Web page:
In Southern Spain, tuna sometimes undergoes a curing and drying process similar to ibérico ham. The result is mojama, a popular tapa with salty, savory flavors that have earned it the nickname “the ham of the sea.”
Although the tuna gets packed in salt for two days, then sun-dried for 20 more, it maintains a fishy flavor. With a lingering saltiness, a firm texture, and hints of umami, the thinly sliced strips make an ideal tapa to be enjoyed in Madrid at lunchtime with a small beer. They’re commonly served on tiny pieces of bread with olive oil.
Chefs often pair mojama with chopped tomatoes or, particularly in Valencia, with almonds. Sometimes they might grate the dried, reddish fish over other dishes, such as pasta, salads, or scrambled eggs. Since mojama has an intense flavor, many fans recommend pairing it with simpler meals.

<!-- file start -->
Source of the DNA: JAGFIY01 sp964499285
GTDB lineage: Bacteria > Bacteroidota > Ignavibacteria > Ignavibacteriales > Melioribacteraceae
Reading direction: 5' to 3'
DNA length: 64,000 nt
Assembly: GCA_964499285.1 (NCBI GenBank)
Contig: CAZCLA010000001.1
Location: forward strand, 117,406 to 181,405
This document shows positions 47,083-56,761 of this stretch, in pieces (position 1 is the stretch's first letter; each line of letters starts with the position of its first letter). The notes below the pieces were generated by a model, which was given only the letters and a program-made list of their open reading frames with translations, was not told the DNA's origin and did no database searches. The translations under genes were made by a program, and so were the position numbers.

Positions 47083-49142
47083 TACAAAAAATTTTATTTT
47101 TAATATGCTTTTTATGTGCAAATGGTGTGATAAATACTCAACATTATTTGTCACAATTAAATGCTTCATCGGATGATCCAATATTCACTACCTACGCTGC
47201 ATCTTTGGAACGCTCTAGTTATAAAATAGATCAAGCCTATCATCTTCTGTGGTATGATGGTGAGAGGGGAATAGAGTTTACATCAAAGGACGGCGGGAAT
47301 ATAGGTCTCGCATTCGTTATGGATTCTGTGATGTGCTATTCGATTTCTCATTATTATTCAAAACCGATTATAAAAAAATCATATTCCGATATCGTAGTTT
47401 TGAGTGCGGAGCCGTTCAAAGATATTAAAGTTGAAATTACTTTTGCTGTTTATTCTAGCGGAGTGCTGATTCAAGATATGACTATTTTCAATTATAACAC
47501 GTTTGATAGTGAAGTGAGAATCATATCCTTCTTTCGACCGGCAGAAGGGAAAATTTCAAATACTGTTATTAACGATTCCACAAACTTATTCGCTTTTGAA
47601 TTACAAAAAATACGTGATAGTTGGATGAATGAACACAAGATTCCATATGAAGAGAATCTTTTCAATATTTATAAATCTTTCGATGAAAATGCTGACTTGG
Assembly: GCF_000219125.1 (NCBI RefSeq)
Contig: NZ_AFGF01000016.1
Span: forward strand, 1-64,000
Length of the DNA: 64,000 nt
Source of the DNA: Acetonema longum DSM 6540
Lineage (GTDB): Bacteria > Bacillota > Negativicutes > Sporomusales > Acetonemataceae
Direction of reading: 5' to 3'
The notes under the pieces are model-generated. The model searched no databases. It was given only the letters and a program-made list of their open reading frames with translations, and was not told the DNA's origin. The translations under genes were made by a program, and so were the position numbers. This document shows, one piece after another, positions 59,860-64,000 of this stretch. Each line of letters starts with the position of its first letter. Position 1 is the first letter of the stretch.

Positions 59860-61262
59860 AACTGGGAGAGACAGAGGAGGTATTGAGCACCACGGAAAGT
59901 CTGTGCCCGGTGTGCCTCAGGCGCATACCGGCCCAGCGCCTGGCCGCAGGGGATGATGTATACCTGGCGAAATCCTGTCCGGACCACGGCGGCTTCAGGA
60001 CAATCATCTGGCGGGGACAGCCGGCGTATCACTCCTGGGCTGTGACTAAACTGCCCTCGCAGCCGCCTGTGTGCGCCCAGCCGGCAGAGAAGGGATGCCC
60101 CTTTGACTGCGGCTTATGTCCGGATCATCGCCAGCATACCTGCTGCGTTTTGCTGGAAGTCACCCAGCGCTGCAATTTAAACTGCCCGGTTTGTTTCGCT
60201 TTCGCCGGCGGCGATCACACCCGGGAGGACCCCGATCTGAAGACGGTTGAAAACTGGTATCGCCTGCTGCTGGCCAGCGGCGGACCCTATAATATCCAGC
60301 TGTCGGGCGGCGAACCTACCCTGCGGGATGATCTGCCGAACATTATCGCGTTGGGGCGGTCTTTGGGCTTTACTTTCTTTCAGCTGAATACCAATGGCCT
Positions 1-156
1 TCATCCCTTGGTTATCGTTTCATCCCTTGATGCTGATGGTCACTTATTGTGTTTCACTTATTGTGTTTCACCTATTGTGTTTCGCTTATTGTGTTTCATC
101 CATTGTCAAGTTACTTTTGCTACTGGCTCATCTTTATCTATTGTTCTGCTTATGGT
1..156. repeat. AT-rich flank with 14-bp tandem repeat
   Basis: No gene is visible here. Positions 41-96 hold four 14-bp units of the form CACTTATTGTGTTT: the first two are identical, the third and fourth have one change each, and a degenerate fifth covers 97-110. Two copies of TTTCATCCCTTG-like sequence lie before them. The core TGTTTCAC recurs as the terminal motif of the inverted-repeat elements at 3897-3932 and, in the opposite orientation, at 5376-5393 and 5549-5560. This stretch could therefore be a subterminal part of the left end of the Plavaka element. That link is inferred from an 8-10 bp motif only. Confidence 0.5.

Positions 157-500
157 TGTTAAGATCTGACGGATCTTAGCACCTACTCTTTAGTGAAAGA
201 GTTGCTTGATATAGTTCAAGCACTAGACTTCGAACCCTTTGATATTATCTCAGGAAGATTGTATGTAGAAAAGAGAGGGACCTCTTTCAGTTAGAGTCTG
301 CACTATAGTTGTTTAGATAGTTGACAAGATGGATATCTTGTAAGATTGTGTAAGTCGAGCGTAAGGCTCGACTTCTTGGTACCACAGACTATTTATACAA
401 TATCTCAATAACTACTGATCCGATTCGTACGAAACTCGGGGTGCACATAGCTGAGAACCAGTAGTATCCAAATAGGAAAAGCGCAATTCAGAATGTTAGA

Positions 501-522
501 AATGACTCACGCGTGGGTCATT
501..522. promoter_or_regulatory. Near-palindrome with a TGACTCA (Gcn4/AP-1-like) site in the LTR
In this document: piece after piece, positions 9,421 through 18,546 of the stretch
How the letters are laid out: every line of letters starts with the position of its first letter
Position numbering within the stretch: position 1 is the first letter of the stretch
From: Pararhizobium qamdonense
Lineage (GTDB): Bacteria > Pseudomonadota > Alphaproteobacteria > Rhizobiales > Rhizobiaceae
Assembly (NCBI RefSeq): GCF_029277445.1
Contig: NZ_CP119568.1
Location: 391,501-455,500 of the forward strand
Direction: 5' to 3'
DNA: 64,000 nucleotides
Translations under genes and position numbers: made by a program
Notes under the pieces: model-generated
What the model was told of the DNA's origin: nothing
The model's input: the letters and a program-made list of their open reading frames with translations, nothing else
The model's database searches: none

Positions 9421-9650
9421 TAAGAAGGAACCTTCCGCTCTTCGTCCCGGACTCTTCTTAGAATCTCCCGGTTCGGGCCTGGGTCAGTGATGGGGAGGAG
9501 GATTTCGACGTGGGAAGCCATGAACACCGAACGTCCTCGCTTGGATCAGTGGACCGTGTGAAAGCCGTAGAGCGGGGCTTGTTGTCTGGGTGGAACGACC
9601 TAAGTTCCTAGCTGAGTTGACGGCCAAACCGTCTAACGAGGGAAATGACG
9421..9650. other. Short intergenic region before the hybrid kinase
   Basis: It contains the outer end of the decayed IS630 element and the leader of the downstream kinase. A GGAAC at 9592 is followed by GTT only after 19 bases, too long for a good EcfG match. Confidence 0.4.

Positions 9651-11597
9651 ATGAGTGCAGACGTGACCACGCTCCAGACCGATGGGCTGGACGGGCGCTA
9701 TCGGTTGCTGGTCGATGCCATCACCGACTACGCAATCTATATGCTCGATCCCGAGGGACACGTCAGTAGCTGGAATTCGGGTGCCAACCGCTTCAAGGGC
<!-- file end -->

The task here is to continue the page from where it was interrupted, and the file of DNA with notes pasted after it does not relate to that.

It is quite expensive to buy a complete block of dried mojama; it’s more affordable to order it as a tapa in a bar or to buy a small pack, presliced, from the supermarket.
Need to Know
Mojama is available at markets that specialize in Spanish fare or online from La Chanca and Herpac, retailers both based in Barbate, the "tuna capital" of Spain. If you're eating from a vacuum-sealed package, let the mojama air out for at least 15 minutes before eating.
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Barnacles, Bluffs, and Brine: A Galician Seafood Pilgrimage
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Where to Try It
Chef Julio Vázquez blends mojama from Barbate with foie gras.
La Cruz BlancaCalle Consistorio, 16, Jerez de la Frontera, 11403, Spain
Chef Miguel Angel Rubiales makes a salad with mojama and spicy pineapple.